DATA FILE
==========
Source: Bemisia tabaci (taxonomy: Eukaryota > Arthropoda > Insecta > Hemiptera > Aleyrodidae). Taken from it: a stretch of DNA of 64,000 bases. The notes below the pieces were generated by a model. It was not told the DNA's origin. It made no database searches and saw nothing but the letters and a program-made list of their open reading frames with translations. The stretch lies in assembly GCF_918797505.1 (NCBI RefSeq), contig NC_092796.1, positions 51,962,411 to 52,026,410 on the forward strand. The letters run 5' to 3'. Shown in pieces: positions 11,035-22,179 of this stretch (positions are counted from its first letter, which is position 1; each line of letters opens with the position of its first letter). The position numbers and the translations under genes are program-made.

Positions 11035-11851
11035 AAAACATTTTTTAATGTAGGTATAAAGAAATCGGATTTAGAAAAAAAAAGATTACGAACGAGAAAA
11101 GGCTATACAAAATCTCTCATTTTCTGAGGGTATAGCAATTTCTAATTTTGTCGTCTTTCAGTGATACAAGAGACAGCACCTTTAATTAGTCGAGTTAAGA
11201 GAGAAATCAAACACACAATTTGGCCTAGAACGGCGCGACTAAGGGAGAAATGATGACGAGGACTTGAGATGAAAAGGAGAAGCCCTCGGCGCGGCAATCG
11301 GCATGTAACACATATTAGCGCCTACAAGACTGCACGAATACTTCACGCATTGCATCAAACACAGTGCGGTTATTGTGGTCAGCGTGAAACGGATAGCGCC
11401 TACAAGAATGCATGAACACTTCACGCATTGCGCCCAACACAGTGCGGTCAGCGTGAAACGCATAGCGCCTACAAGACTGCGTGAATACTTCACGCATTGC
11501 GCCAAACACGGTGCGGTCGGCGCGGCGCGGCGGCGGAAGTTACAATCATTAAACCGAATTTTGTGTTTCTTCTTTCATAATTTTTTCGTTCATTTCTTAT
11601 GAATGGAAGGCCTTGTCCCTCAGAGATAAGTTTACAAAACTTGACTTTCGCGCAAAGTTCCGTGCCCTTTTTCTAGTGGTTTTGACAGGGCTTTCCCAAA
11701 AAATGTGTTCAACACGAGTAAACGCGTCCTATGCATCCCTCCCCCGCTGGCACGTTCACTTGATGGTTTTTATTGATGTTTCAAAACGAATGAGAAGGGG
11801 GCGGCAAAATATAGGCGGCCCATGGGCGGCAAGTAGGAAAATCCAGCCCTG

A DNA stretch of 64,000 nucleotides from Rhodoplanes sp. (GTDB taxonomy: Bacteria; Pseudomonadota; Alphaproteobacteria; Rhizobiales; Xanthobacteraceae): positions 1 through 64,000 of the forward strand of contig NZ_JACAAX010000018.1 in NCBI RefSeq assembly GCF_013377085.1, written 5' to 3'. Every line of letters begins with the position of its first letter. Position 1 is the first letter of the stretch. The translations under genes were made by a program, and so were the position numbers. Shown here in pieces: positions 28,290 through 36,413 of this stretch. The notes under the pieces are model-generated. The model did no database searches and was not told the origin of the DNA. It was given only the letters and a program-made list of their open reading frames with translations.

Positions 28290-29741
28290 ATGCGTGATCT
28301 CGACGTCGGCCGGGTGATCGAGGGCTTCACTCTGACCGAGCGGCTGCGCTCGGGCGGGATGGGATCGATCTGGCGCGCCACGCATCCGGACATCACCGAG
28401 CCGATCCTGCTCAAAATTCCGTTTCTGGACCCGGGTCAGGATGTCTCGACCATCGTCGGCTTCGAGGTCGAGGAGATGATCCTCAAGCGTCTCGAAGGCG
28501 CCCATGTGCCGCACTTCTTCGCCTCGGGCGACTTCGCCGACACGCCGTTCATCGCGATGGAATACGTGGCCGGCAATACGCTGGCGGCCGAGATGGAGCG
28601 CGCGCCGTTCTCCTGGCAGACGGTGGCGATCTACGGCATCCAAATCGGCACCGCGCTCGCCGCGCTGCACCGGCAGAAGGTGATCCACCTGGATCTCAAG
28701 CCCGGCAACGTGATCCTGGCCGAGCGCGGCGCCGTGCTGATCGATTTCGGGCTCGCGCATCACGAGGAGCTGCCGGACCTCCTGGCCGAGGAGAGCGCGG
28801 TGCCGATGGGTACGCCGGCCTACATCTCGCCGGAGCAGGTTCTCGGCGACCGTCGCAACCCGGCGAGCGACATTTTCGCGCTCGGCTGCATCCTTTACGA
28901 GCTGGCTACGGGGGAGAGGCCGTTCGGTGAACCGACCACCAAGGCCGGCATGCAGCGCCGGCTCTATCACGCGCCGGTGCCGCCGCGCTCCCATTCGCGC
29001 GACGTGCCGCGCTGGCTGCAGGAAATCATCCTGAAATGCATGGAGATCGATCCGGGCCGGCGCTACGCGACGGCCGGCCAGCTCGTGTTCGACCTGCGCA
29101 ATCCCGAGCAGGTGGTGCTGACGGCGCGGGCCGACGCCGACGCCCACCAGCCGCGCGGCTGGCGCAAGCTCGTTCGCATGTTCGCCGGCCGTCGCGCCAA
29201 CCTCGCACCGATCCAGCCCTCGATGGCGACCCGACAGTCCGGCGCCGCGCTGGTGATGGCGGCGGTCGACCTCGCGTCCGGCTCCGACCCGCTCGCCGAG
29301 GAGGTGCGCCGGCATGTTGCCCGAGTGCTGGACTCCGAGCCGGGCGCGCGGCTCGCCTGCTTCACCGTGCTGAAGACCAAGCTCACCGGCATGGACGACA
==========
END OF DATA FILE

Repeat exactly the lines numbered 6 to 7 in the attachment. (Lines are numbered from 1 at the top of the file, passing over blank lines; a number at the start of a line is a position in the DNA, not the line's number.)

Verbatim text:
11301 GCATGTAACACATATTAGCGCCTACAAGACTGCACGAATACTTCACGCATTGCATCAAACACAGTGCGGTTATTGTGGTCAGCGTGAAACGGATAGCGCC
11401 TACAAGAATGCATGAACACTTCACGCATTGCGCCCAACACAGTGCGGTCAGCGTGAAACGCATAGCGCCTACAAGACTGCGTGAATACTTCACGCATTGC